Smells like Bali

It’s the smell that hits you first; one step out of the plane and it burns away the malaise of the flight and re-sets your body clock. It’s hot and rich; a chemical shot that tells your body you’re in Indonesia, and that there’s no-where to hide. It doesn’t matter how much you prepare yourself, until the tropical heat wraps its arms around you, until the fetid odor of 3,891,428 people crammed onto a tiny island is dragged into your lungs, you won’t know you’ve arrived.

I was overdressed and dehydrated, I was tired and lugging far too much luggage but with that smell rapidly invading my blood stream I was getting very excited.

I had a desperate appetite for a Nasi and a Bintang. I unceremoniously pulled off my boots in the middle of the arrivals lounge. With a groan of ecstasy I replaced them with thongs and charged into the masses of sluggish travelers. Using my surfboard as a lance I prodded my way through to the exit and out to the waiting theatre of taxi drivers and guys holding signs with names on them.

I wasn’t expecting there to be a guy holding a sign with my name on it but I scanned the little placards nonetheless, with an optimistic hope that the best dressed of them might, by some bizarre fluke, be waiting to drive me to someplace with a pool and cocktails on arrival.

Instead I ended up with Ketut. He didn’t speak much English and he had a long scar running down his neck.

At any transport stop in Indo it’s never a battle to find a taxi but rather to avoid the initial rush of touts; to find that mellow character hanging in the background, someone who lacks the hyperactive desperation to rip you off.

I waved off the initial onslaught and found a pillar to lean against. With my phone out I tried to appear in control, that I was calling my driver or waiting for a friend.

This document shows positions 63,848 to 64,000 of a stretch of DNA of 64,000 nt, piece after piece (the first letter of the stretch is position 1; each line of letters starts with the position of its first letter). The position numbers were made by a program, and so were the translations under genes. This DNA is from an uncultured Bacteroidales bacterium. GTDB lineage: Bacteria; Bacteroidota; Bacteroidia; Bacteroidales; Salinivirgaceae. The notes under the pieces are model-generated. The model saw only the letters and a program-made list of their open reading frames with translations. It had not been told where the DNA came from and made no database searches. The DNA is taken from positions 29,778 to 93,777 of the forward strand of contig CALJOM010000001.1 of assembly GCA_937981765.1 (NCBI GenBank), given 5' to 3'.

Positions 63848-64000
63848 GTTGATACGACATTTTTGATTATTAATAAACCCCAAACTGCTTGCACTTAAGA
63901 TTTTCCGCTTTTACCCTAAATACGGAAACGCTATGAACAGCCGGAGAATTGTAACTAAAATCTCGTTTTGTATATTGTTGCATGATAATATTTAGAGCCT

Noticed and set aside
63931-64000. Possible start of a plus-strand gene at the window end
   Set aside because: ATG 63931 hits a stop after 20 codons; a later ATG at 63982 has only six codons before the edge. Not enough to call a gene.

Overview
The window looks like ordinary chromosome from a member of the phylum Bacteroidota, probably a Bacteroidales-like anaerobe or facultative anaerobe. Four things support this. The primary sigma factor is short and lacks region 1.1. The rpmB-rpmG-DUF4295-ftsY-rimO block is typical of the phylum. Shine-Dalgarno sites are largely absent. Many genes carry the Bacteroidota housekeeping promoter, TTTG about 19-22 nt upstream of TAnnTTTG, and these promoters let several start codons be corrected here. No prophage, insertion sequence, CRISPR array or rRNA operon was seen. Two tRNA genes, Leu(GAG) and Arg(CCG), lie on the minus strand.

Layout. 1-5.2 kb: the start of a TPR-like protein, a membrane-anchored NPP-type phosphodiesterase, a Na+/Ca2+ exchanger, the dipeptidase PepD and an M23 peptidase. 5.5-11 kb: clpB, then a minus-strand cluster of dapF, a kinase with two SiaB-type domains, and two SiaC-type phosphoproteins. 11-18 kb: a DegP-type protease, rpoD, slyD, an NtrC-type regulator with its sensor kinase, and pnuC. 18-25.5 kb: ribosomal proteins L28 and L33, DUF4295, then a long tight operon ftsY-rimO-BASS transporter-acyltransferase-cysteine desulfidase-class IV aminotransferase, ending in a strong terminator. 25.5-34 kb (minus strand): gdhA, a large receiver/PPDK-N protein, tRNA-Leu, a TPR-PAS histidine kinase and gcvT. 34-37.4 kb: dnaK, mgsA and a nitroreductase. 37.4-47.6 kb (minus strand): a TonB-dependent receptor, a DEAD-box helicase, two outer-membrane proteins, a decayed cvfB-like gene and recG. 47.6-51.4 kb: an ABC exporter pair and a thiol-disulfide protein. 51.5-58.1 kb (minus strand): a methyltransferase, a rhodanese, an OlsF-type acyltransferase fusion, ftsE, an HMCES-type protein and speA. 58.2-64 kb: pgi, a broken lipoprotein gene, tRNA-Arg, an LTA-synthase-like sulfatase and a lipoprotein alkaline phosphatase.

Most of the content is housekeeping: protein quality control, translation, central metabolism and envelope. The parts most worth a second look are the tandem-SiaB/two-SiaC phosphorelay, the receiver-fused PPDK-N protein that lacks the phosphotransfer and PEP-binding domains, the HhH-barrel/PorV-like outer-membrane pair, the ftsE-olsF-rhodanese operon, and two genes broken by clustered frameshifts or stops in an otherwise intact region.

I looked-up and waved to the first taxi-driver-looking-guy I saw. He waved back before turning away; perfect. I lugged my bags towards him and asked, in scattered Indonesian, how much to Seminyak?

“R200,000” he said. I laughed and shook my head.

“Na, R100,000, surely.” I said.

We went back and forwards like this for a while. He laughed and I laughed. He told me my surfboard would be extra; this confused me.

I kept saying R100,000, he kept saying R200,000, but eventually he got bored and called over his friend Ketut.

Ketut smiled and started to load my luggage onto his shoulder. I met his gaze, “Seminyak, R100,000?” I asked.

“Bagus, bagus.” He said. “Good, good.”

He assured me knew the address. He asked me where I was from; I asked him if he had a wife; he asked me if I had any children; I asked him if it had been windy; he asked if I was going to surf, I answered “yes”.

True to his word he found the road. We reversed back and forwards along the narrow strip of concrete for five minutes trying to read house numbers and signs and soon enough there it was! This was miraculous. When Anna appeared at the gate she couldn’t believe I’d found it without having to call. Bali is a labyrinth and this was a good omen.

Soon enough I’d jumped into the pool and devoured a Nasi.

So far so good…

–J–

IMG_4370 244_bali_husslin Bali

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  1. Charlotte says:

    Love your blog post on arriving in Bali 🙂

    Reply

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